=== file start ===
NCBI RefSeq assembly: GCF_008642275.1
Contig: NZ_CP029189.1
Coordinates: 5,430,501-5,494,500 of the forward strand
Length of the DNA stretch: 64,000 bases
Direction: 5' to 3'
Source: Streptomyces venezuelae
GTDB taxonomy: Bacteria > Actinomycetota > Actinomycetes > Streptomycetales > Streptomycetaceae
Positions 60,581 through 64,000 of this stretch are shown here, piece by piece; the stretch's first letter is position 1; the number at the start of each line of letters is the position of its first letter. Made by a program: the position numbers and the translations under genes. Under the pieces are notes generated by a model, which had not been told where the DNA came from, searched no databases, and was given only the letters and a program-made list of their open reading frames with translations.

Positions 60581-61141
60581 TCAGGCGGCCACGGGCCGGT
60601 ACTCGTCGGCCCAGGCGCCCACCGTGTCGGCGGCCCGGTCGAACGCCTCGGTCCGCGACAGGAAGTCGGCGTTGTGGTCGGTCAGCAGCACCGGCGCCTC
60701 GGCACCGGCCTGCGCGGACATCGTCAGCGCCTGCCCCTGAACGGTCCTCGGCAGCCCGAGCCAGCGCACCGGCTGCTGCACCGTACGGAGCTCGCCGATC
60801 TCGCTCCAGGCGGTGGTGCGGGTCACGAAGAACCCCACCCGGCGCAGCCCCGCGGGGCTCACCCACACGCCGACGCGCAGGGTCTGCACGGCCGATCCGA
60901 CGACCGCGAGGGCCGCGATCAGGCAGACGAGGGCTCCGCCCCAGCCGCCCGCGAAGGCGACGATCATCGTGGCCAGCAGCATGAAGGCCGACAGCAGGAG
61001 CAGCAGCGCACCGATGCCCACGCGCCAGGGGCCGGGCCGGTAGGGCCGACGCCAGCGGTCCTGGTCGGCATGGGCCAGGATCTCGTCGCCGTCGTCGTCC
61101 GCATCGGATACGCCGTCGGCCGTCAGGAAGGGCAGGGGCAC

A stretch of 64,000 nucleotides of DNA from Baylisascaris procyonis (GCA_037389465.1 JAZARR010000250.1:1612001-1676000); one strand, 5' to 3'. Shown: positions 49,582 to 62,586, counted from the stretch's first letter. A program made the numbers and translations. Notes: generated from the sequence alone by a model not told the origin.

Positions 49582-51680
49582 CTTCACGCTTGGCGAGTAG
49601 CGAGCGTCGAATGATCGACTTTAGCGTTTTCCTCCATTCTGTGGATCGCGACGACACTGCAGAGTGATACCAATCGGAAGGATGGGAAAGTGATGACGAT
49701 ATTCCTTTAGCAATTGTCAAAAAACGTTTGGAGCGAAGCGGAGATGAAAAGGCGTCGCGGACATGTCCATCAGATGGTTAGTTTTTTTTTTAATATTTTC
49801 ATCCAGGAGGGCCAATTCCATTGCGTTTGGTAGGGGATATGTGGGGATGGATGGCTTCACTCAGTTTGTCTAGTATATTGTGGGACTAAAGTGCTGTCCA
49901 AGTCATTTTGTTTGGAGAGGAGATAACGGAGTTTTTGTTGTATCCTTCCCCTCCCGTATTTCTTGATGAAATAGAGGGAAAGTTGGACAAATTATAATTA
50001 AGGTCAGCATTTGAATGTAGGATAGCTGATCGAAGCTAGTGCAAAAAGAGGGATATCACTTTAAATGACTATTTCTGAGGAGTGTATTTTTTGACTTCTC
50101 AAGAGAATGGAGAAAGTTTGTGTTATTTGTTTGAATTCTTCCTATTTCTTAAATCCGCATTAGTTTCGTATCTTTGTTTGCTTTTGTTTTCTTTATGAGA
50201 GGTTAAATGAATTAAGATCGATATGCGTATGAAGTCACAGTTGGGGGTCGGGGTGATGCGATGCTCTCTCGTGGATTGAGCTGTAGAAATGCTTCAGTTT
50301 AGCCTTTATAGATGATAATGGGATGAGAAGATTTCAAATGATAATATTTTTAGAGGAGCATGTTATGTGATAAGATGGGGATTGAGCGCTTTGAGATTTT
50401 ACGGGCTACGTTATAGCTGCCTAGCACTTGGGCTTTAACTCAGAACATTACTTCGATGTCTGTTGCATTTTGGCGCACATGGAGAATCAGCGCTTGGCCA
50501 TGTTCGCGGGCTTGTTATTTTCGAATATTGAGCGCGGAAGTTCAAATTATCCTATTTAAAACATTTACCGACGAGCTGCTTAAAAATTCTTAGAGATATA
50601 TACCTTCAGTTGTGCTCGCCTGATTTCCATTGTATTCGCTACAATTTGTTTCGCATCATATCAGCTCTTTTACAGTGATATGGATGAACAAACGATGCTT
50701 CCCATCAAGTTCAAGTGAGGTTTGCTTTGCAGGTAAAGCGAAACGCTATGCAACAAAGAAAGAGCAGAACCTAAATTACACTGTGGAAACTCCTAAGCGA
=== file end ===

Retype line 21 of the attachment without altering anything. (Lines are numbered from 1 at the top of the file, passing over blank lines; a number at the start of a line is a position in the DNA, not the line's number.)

49701 ATTCCTTTAGCAATTGTCAAAAAACGTTTGGAGCGAAGCGGAGATGAAAAGGCGTCGCGGACATGTCCATCAGATGGTTAGTTTTTTTTTTAATATTTTC